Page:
A Dec. 9 report by the surgeon general targets primary care and schools as "major settings for the potential recognition of mental disorders in children and adolescents." Some schools are beginning to screen their students for signs of depression, and a new national program to train schools to "identify troubled children" is expected early next year.

But critics say that parents are jumping too quickly to medicate angry youths, and thereby missing opportunities to connect with kids more effectively. The emphasis on drugs also obscures what could be important social sources of childhood anger. "By locating our children's problems in their supposedly flawed brains rather than in our obviously flawed society, the White House Conference took adults off the proverbial hook, while dangling our children on its point," writes Peter Breggin, director of the International Center for the Study of Psychiatry and Psychology, in a new book, "Reclaiming Our Children: A Healing Plan for a Nation in Crisis" (Perseus Books).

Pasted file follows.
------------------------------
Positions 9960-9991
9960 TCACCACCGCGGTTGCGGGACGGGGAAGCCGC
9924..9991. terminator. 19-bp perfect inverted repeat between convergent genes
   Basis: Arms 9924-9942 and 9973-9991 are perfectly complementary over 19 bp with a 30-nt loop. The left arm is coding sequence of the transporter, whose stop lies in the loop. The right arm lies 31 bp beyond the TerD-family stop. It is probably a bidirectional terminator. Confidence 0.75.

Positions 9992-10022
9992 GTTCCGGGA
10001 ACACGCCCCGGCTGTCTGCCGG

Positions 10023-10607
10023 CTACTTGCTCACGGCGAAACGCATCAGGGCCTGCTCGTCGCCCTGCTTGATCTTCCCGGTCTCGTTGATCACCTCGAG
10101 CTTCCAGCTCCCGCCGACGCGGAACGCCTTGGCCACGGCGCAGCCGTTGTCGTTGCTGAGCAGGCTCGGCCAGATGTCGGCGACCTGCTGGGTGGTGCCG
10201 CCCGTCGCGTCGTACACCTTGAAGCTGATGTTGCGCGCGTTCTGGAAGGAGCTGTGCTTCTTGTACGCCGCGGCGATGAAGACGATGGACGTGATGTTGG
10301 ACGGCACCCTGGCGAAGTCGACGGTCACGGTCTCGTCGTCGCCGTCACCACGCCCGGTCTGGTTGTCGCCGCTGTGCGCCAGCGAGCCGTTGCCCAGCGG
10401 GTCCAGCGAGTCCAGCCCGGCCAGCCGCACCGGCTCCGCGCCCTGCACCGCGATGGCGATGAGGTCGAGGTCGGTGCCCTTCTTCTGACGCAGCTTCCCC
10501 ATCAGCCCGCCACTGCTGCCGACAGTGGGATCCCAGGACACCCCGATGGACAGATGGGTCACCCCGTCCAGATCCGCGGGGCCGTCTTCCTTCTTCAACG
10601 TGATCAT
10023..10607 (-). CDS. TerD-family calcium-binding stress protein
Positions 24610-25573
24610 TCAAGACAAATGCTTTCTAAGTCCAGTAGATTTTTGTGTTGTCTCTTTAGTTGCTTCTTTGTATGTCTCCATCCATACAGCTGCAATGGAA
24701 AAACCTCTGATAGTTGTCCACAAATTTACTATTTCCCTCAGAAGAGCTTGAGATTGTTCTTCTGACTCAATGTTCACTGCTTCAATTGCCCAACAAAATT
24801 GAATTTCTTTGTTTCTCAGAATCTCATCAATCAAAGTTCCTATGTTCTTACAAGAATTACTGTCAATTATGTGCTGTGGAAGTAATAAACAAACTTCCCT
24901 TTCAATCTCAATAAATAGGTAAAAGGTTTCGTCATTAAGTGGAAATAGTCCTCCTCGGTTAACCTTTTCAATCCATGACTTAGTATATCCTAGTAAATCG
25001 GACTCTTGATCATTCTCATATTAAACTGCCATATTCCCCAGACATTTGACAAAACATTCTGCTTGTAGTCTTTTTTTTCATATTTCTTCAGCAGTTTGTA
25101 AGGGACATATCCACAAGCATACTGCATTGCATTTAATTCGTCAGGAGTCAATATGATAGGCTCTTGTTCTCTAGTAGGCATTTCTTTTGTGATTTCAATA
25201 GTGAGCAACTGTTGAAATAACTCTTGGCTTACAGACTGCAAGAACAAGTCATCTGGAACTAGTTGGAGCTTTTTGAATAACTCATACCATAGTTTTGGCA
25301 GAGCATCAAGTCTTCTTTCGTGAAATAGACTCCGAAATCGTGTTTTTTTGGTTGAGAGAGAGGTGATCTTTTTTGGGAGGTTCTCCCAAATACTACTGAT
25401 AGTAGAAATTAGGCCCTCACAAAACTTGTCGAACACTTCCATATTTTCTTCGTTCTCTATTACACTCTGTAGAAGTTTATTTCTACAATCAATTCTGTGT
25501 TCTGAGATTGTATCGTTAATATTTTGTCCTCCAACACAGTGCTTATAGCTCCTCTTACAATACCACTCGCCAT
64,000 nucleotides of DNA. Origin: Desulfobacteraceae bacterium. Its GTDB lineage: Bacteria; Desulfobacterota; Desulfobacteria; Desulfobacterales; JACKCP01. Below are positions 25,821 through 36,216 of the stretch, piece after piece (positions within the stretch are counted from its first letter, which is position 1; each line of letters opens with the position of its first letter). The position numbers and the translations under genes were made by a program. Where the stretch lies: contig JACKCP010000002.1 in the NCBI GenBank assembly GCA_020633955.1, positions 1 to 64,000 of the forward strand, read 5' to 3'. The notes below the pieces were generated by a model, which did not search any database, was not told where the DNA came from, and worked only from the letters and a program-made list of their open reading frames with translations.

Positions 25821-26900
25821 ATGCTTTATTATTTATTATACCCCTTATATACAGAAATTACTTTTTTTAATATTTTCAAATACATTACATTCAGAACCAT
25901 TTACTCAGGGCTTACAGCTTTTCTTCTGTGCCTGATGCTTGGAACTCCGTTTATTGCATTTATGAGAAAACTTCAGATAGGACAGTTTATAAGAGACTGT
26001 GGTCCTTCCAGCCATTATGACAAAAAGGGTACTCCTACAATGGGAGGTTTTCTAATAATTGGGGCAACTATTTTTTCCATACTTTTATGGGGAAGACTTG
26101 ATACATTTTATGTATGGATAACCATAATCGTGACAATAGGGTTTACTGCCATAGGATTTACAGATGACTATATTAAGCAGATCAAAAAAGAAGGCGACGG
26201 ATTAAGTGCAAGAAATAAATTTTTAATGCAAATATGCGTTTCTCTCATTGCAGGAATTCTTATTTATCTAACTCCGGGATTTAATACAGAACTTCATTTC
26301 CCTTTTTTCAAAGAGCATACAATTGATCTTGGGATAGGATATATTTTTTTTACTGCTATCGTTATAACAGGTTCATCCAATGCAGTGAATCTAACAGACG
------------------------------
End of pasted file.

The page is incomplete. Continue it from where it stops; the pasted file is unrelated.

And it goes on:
"What we really need to do is improve the quality of parenting and appeal to the ethical spirit of our children," he adds in an interview. "We do just the opposite when we drug. You can't drug the spiritual energy of the child and at the same time have a full appreciation of their moral power."

Dr. Breggin argues that press coverage has also overlooked the extent to which the side effects of psychiatric drugs may be implicated in recent incidents of school violence. Several of the shooters had been taking psychiatric medication, a fact that is generally not picked up in press reports, he says.

With such concerns in mind, the Colorado Board of Education passed a resolution last month urging schools to use discipline and instruction to overcome troublesome behavior in the classroom, rather than to encourage parents to put children on psychiatric drugs. The Nov. 11 resolution is not binding.

"The resolution does not stop teachers from communicating with parents. What it does do is stop teachers from giving parents an ultimatum: 'Put your kid on a drug or we're not going to teach them.' That can't happen anymore. It's wrong," said Patti Johnson, a member of the Colorado school board, in a comment reported in the Portland Oregonian.